A visiting high-level Soviet Communist Party official and Santiago Carrillo, general secretary of the small but influential Spanish Communist Party, appear to have worked out an ideological truce aimed at avoiding a confrontation over Euro communism during next month's Moscow celebration of the 60th annivessary of the Soviet revolution.
Communist sources reported that Victor Afanavsiev, member of the Soviet party's central committee and editor of the party newspaper Pravda, told Carrillo in a meeting last week that Soviet President Leonid Brezhnev wanted to reduce tension between the two parties and to open discussions on theoretical differences raised by the Spaniard in his book "Eurocommunism and the State."
Carrillo's work sparked virulent Soviet condemnations when it was published in the summer.
Afanavsiev and Carrillo discussed the ground rules for the dissident Spanish Communist leader's visit to Moscow for the anniversary celebration for nearly an hour in the party's headquarters here, sources said. They were accompanied by aides and drank a toast afterward.
Brezhnev apparently wanted Carrillo to attend to Moscow festivities, but did not want it marred by any discordant ideological notes, sources indicated. Carrillo in turn sought assurances that he would be neither embarrassed nor gagged while in Moscow.
Afanavsiev came to Madrid last weekend with a small Soviet delegation to attend a Communist Party festival which attracted an estimated million people - not all of them Communists. The turnout and the apparent acceptance of Carrillo by both the Spanish govenment and the Spanish people as a leading political figure seemed to have impressed Afanavsiev.
The Pravda editor's talk with Carrillo was influenced by "what he saw," Communist said.
Ever since it became known that Carrillo was going to visit the United States next month for talks at Yale and Havard, the embassies of Communist countries which support Carrillo's position have rallied around him.
Spanish Communist consider the U.S. trip a tremendous political boost in Spain, a party spokesman said, "because it helps to erase the image" created by the Francisco Franco dictatorship that "we were killers."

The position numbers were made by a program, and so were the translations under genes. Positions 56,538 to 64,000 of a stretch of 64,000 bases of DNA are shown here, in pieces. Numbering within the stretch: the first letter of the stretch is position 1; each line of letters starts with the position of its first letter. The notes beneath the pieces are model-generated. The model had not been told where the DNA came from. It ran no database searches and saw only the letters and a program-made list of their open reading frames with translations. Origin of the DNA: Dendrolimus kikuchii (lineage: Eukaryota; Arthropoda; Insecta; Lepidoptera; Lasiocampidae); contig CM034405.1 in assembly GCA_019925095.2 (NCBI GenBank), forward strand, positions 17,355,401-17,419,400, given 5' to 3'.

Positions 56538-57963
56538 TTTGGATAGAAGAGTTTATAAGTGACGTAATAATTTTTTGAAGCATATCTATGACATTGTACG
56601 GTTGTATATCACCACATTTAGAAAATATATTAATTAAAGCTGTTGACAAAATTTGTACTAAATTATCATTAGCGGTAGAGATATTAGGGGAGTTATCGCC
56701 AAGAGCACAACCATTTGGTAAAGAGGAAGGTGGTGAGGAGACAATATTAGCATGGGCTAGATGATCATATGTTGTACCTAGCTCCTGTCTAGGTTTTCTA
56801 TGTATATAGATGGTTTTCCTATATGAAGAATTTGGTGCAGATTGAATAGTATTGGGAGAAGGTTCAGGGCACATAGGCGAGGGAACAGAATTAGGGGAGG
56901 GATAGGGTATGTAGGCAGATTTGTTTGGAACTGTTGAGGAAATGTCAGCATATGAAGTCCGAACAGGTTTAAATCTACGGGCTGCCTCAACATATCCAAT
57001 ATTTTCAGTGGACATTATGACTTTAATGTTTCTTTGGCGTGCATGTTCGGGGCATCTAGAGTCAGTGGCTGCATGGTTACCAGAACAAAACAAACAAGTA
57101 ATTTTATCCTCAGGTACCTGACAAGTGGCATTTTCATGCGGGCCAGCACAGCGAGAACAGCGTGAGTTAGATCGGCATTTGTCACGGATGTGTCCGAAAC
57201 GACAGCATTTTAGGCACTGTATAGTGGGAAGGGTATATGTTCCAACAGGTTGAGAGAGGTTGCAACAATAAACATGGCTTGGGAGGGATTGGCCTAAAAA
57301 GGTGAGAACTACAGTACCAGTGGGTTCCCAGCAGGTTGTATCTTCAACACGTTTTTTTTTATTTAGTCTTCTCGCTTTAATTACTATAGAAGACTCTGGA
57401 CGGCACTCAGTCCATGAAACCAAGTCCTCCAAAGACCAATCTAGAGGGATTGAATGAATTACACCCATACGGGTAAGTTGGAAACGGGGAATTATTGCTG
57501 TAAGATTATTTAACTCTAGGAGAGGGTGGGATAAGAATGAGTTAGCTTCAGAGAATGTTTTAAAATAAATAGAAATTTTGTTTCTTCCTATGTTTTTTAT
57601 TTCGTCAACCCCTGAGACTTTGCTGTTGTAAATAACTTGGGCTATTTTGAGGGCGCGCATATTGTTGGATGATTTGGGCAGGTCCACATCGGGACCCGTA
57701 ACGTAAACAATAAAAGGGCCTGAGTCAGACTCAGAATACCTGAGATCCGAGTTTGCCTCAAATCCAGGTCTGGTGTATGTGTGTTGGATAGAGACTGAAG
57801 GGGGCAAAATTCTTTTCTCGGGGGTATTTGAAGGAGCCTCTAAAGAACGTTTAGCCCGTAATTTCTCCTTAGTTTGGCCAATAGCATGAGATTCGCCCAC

There is no doubt that the Soviet Union is also aware of the U.S. visit's political implications not only in Spain but in the Communist world. Afanavsiev rather clumsily warned last week that if the Spanish leader attacks the Soviet Union in the United States the Kremlin will resume its offensive against Carrillo.
But the Spanish communist leader appears to be riding high at home and abroad. His moderation in delicate negotiations with Premier Adolfo Suarez, his wit in parliamentary debate have earned him praise even from staunch Spanish anti-Communists.
A recent poll showed that party strength has gone up from less than 10 per cent in the June 15 election to 12 per cent. Party officials attribute the gain to "our moderation."
Despite Carrillo's attacks on the Soviet system, the Kremlin has not stopped trying to win influence among Spanish leftists and to undermine the maverick Communist leader. It shipped a planeload of propaganda for distribution at the weekend Communist rally, and it keeps up a steady flow of Soviet visitors in an attempt to influence Spaniards and enhance the image of the Soviet Union.
There are indications that while Soviet officials grudgingly accept Carrillo's leadership, the Kremlin still has hopes for his rival. Enrique Lister, a 1936-39 civil war general who is waiting for a visa to return to Spain.
The Spanish party, outlawed by Franco at the end of the civil war, did not become legal until April. Carrillo was in exile for most of that period. He returned clandestinely last fall and was arrested at the end of the year but held only briefly.